Virgilio Martinez – the richness in diversities and cultures of Peruvian food
Virgilio Martinez abandoned his home country, Peru, because he felt like he was caught in the country. After the long journey, he found the wide diversity of the motherland.
Because he saw beautiful scenery of the world, he recognized the beauty of his home country’s culinary culture and the scenery. Being proud of it, he felt his mission was to turn them into 17 dishes course. He established research centers to keep unwritten history of culinary in countryside areas. He and his team flew to all over Peru, excavated the history, wrote about it, and shared the information with all over the world.
A chef portrait of Virgilio Martinez – Central Restaurante
text © foodion.net
Virgilio, your original childhood dream was to be a professional skateboarder, not a chef..
Yes, I started skateboard when I was 9 and continue it until 18 years old. I was so into skateboard, I was doing it from 9am until 8pm. But, to be a professional skateboarder, I needed money. I couldn’t find any sponsors in Peru, so I joined the competition in California, USA. But during that competition, I broke my shoulder and I needed to give up being a professional skateboarder.
After that, you determined to be a chef immediately?
No. My father was a lawyer and my mother was an artist. My father was so busy so we, 4 children seldom saw him, but my mother was so close to us. She was doing contemporary art, so she always drew pictures, did collages and made sculptures. My mother’s father was an artist as well. I like art, this soul was inherited from my mother’s side. My grandfather was sick, and he stayed home all the time. I liked to talk with him, since he is filled with wisdom, his story always triggered my curiosity.
As such, I was thinking of doing something related to art, but there was not much options in Lima. At that time, people in Lima were so conservative. The best way is to go university and to be a lawyer or a doctor. My parents were so worried about me, so they recommended me to go to university to study law. I went to university, but I stopped going after a year.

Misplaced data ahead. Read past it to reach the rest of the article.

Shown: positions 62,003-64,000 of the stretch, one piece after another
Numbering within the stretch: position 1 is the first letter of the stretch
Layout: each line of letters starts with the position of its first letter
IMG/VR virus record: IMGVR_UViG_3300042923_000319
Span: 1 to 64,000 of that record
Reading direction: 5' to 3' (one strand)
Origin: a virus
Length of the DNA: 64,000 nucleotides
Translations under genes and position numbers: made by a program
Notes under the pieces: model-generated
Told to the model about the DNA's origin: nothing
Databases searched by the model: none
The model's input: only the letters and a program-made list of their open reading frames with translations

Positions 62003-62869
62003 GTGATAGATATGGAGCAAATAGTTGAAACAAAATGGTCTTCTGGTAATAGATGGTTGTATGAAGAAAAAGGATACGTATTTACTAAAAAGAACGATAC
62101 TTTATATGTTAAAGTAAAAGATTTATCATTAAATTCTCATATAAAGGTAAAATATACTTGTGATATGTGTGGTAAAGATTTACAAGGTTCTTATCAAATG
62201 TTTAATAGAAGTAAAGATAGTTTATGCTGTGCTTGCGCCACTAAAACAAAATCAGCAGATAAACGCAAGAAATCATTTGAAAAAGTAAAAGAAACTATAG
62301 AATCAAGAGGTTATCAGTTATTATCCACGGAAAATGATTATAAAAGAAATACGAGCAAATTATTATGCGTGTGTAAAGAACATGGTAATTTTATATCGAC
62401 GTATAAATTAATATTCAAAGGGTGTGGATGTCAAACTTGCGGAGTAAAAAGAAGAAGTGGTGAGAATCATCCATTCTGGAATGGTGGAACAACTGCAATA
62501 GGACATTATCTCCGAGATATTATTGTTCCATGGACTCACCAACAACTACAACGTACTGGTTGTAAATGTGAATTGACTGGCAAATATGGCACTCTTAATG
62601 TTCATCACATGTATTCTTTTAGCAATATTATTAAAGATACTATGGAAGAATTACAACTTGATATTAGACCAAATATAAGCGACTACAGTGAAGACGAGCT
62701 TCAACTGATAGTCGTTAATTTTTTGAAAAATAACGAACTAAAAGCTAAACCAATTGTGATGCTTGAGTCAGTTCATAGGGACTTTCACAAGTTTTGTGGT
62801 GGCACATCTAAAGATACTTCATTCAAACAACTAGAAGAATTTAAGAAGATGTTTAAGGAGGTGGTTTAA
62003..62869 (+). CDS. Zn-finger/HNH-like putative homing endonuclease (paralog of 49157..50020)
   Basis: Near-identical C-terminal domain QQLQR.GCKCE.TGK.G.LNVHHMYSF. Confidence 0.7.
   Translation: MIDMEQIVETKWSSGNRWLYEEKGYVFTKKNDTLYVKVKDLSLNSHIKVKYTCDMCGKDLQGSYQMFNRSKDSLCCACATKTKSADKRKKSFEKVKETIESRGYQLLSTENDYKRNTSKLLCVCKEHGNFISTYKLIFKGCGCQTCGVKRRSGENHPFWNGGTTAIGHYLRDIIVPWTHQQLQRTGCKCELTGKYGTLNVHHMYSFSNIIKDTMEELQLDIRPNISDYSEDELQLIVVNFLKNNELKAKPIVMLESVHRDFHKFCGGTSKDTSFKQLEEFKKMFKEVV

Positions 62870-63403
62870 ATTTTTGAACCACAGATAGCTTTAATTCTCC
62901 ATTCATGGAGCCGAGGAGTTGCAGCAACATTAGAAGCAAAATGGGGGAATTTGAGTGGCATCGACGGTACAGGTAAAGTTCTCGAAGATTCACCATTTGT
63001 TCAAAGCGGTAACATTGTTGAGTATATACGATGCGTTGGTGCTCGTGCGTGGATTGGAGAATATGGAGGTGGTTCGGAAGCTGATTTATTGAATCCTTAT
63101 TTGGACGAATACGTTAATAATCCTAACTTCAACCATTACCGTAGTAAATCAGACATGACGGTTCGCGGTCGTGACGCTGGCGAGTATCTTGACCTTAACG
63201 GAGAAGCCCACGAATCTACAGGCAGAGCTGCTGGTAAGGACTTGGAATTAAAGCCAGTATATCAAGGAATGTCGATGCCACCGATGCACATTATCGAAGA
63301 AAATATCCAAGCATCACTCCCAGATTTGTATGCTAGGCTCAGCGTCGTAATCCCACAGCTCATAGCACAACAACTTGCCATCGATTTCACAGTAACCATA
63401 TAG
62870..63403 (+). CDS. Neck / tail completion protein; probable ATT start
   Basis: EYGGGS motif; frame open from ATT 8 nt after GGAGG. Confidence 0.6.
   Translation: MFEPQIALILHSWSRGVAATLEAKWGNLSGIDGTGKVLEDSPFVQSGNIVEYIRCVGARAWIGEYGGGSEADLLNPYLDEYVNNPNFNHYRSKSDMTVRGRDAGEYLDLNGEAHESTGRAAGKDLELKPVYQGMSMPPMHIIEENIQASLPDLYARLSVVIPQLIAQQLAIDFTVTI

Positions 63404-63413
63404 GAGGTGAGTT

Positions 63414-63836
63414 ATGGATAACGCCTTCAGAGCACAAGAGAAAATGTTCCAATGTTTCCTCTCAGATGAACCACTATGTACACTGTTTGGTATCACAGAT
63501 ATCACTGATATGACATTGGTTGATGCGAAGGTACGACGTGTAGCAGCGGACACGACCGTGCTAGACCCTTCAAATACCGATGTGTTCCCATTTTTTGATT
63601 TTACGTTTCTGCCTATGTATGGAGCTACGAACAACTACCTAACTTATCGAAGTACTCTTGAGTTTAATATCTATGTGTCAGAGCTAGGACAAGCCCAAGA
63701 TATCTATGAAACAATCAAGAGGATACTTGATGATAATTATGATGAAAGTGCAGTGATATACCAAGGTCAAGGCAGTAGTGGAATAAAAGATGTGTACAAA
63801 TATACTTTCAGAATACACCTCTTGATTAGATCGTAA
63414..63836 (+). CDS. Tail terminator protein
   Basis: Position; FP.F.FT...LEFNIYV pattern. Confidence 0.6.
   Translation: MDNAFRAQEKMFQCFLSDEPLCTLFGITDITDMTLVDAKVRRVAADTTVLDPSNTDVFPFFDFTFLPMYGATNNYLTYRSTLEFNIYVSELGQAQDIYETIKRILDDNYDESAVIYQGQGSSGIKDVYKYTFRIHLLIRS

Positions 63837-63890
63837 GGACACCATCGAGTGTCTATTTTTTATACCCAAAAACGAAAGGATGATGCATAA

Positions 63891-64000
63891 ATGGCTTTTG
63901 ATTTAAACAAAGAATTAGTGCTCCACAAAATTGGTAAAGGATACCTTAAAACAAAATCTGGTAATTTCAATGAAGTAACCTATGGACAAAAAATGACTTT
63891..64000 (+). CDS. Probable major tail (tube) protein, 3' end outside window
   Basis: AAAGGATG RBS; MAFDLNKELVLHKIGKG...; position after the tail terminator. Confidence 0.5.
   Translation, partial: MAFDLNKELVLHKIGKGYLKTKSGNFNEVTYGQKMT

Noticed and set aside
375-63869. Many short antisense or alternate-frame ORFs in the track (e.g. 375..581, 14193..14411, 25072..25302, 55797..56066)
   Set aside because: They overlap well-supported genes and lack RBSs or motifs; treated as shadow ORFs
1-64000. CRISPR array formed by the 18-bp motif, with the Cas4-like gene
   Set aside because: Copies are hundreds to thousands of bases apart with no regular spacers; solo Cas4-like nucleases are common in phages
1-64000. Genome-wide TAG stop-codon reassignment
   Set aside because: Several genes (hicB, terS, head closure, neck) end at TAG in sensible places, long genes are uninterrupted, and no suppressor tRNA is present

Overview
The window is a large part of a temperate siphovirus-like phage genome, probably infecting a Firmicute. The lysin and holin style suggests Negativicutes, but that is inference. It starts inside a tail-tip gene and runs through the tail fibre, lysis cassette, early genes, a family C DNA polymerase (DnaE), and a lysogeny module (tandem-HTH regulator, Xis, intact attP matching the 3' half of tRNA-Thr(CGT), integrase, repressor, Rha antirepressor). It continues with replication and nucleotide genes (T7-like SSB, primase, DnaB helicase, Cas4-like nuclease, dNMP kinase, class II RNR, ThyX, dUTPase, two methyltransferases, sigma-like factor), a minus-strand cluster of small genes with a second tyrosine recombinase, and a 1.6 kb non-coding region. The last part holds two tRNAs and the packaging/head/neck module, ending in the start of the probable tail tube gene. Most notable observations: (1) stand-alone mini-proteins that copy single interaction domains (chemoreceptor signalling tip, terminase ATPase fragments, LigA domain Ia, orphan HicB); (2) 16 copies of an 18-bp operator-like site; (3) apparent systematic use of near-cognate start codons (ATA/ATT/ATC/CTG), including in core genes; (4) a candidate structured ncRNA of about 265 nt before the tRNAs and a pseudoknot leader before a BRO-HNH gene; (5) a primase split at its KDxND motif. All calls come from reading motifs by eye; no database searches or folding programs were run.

Then you went to Canada to learn culinary skills, but the reason was, because you wanted to be a chef or just for a decent reason to go to Canada and thus you choose to go to culinary school?
Now, I’m very proud that I’m a Latin American, but at that time, economic situation was so unstable, and terrorism acts were taking place everywhere. I couldn’t find anything attractive for me.
The reason why I decided to go to culinary school is because I felt like I was convicted in Peru and I was eager to get out from it. My dream was not to be a chef, I wanted to travel all over the world.
Why did you choose Canada?
It was a very simple reason. I have a friend in Ottawa, Canada. If I lived at my friend’s place, I didn’t have to pay the rent, and I’d heard that there was a culinary school.
The reason I chose to be a chef is I wanted to travel all over the world. If I have cooking skills, I could survive in any counties. So, everytime I changed a restaurant, I visited different countries or towns.
I was just following the recipe, and learning how to cook, but I started thinking about my profession after 5 years. In London and New York, I worked with many chefs and witnessed various traditions which I hadn’t seen before. While exploring different food cultures, I was allured by the dynamic movement caused by the different food cultures that got together.
I was a street boy who wanted to be a professional skateboarder. I was super active and am still now. Culinary work lets me to travel all over the world and requires me to be active in the kitchen. This profession suits my personality.
Did you set any target during this exploration in the world?
My first target was to know the world. So, when I change my workplace, I moved to other city or country. I stay in each place for few months or a year.
I spent a year each at Ottawa and New York and 3 years in London. I also stayed in Spain and Germany. I was lived there and cooked there.
I spent 6 months in Southeast Asia. Personally, I like French cuisine, but I would like to have other Asian culinary skills. I worked for Chinese restaurant in Four Seasons Hotel in Singapore and made dim sum. Unfortunately, I was not good at it.
Anyway, I don’t like to follow the ordinary rules. My rules are, choose the difficult way, a different way from others.
Traveling and cooking around world, I was caught by an odd feeling. I am a Peruvian but making dishes which are not from our culture. I had a career in French, Italian, and other cuisine, but never made Peruvian food.
I had two options. One was to continue working abroad and make contemporary European cuisine, which was a trend at that time. The other was to go back to Latin America and work with Peruvians and do the things that only I can do. I asked myself, which one is more difficult and new? According to my rules, the answer was to go back to Peru.
Another reason was that, I was proud of being a Latin American, having a Latin American personality, and living in Latin America.
So you went back Peru and opened your restaurant, “Central”. You offered modern Peruvian cuisine from beginning?
I learnt a lot of French techniques in many restaurants, such as classic French fine dining restaurant “Lutece” in New York, so my basic skill is French cuisine. But, I didn’t want to be restricted by the rules of French cuisine. In Peru, we are using different ingredients, then why should I follow those rules? I would like to make something realistic in Peru.
…Virgilio has a lot more to talk about. Read the full story on foodion.net. Especially Virgilio’s idea of competition is worth reading!